Emerging in urban centers across the country, innovation districts are a recent trend in city-level economic development thinking and practice. These geographically distinct areas are intended to attract cutting-edge companies, research institutions, startups and intermediary organizations (e.g. accelerators and incubators) to create a dense community of innovators and entrepreneurs. While it’s still early to assess the success of many districts, understanding how they can harness the strengths of government, business and the non-profit sector is particularly important in an era of urbanization, limited public resources and increased public expectations of government innovation.
At The Intersector Project—where we seek to empower practitioners in the business, government and non-profit sectors to collaborate to solve problems that cannot be solved by one sector alone—we’ve recently released a report on the Boston Innovation District. The District provides an example of a government-led economic development approach involving collaboration across sectors. Its development began with Mayor Thomas Menino, who declared his vision to redevelop the Seaport District into the Innovation District in 2010: “A new approach is called for on the waterfront, one that is both more deliberate and more experimental. Together, we should develop these thousand acres into a hub for knowledge workers and creative jobs.”
Over the course of five years, the Mayor’s Office and the Boston Redevelopment Authority (BRA) led development of the District, catalyzing investments and stakeholder engagement that brought the District to life, and breeding additional cross-sector activity along the way. With the growing belief that cities are better positioned than state and federal agencies to find new ways to collaborate to implement public services, understanding both the traditional and the more innovative methods that the public sector used in developing the District illuminates the evolving roles and expectations of local government.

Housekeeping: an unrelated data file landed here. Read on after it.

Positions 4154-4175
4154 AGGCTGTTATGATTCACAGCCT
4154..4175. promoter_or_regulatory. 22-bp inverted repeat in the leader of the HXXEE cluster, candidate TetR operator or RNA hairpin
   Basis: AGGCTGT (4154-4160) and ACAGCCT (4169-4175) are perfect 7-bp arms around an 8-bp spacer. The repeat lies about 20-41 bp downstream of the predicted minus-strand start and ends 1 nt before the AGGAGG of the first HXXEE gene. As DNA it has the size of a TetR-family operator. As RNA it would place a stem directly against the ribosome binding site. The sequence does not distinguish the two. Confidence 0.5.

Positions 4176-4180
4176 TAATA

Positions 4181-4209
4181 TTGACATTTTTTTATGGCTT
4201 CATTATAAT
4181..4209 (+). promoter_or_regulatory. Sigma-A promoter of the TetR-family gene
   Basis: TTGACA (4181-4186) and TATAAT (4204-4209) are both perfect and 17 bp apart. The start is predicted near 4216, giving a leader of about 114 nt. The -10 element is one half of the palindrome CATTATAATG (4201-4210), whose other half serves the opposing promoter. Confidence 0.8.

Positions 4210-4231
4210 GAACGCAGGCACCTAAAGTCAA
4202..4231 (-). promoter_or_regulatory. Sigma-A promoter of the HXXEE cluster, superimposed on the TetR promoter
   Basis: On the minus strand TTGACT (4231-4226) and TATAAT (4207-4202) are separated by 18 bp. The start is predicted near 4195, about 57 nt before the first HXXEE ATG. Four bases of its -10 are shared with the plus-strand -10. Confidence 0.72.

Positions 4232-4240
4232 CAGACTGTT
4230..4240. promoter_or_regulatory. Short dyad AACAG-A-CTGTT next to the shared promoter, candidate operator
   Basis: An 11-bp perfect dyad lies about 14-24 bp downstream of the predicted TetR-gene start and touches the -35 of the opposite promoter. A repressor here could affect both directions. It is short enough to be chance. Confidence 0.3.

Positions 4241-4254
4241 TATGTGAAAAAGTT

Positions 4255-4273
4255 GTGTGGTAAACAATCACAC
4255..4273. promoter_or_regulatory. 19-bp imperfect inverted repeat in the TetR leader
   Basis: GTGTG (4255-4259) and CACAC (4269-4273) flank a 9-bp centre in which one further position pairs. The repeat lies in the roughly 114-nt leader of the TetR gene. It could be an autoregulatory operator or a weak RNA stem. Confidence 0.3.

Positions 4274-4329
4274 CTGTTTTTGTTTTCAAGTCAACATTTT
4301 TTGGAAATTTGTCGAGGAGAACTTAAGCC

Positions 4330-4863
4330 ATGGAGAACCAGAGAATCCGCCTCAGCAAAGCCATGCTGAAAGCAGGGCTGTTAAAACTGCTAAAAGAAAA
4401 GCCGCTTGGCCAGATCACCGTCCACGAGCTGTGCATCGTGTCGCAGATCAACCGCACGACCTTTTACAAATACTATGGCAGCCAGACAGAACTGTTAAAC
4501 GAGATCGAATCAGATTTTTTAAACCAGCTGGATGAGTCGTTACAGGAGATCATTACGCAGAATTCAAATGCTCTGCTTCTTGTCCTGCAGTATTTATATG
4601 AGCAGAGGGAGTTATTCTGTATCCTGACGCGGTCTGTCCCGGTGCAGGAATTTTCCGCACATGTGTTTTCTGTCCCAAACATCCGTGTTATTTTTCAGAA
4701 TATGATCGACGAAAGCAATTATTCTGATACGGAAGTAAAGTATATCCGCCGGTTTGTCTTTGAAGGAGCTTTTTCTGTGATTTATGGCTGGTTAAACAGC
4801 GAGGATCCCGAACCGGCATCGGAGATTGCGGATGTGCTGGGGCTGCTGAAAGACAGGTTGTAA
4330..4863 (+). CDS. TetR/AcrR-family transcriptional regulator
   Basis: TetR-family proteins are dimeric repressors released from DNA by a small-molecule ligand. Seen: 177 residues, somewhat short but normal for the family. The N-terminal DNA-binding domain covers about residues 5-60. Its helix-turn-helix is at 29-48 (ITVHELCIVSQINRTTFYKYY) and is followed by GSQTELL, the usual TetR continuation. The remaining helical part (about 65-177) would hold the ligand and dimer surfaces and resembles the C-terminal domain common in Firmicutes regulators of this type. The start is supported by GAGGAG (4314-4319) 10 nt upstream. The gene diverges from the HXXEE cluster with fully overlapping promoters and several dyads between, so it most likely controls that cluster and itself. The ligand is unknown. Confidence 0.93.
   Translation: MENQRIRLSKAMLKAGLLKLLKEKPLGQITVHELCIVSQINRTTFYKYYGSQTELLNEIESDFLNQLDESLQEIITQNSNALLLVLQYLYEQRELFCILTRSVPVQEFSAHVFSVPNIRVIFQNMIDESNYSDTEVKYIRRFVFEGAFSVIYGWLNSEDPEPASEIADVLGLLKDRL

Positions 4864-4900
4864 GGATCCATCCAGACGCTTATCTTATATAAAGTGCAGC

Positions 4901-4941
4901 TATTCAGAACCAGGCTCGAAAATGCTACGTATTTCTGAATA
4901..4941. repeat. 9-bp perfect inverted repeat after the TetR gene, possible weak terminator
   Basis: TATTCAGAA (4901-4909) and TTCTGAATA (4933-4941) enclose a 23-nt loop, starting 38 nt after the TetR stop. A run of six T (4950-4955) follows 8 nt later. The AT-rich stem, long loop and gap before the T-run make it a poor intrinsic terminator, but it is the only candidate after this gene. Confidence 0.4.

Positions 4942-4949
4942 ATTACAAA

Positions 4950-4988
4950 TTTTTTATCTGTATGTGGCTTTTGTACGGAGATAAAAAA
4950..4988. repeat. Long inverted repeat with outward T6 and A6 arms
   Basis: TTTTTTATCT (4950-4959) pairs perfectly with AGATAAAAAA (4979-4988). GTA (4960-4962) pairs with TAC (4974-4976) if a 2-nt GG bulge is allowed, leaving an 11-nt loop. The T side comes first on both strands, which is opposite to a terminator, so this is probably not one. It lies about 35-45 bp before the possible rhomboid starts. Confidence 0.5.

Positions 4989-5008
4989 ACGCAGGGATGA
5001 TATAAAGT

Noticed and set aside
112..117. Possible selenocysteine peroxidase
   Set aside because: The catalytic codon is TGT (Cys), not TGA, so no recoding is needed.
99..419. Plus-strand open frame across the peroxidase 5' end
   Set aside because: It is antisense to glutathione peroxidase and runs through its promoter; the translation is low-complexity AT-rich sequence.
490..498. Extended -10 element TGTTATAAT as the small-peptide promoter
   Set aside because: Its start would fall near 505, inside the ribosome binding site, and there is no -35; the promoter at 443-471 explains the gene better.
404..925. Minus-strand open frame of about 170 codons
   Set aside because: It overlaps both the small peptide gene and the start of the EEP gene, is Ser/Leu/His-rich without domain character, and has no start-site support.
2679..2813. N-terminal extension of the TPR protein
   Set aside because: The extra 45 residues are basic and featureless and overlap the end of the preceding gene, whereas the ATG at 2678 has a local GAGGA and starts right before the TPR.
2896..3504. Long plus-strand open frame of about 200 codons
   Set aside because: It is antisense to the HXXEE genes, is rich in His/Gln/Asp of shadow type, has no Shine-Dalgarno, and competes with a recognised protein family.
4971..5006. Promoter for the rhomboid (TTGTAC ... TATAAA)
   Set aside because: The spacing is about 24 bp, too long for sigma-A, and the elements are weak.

Traditional public sector role
In the context of economic development projects, the public sector traditionally operates as the regulatory and administrative gatekeeper. City government works to ensure that the local environment is conducive to economic growth and has the ability to attract private investments, create jobs and enable effective service delivery. When nurturing an innovation district, the public sector can rely on the traditional tools of redevelopment including zoning regulations, permitting processes, the development of physical infrastructure and tax incentives.
The City of Boston aimed to take a less traditional, ‘’hands-off’’ approach in the development of the District, keeping costs to a minimum and allowing the District to flourish in accordance with market forces. But there were exceptions this approach. Vertex Pharmaceuticals’ move to the District’s waterfront Fan Pier Development, an important milestone for the District, was largely facilitated by Mayor Menino’s relationships with developers and his willingness to personally engage key private-sector players. Through openly advocating for Tax Increment Financing (TIF), the City succeeded in drawing businesses to the area. The agreements were intended to incentivize the companies to move into the District, creating new jobs and providing tax revenues to fund public services.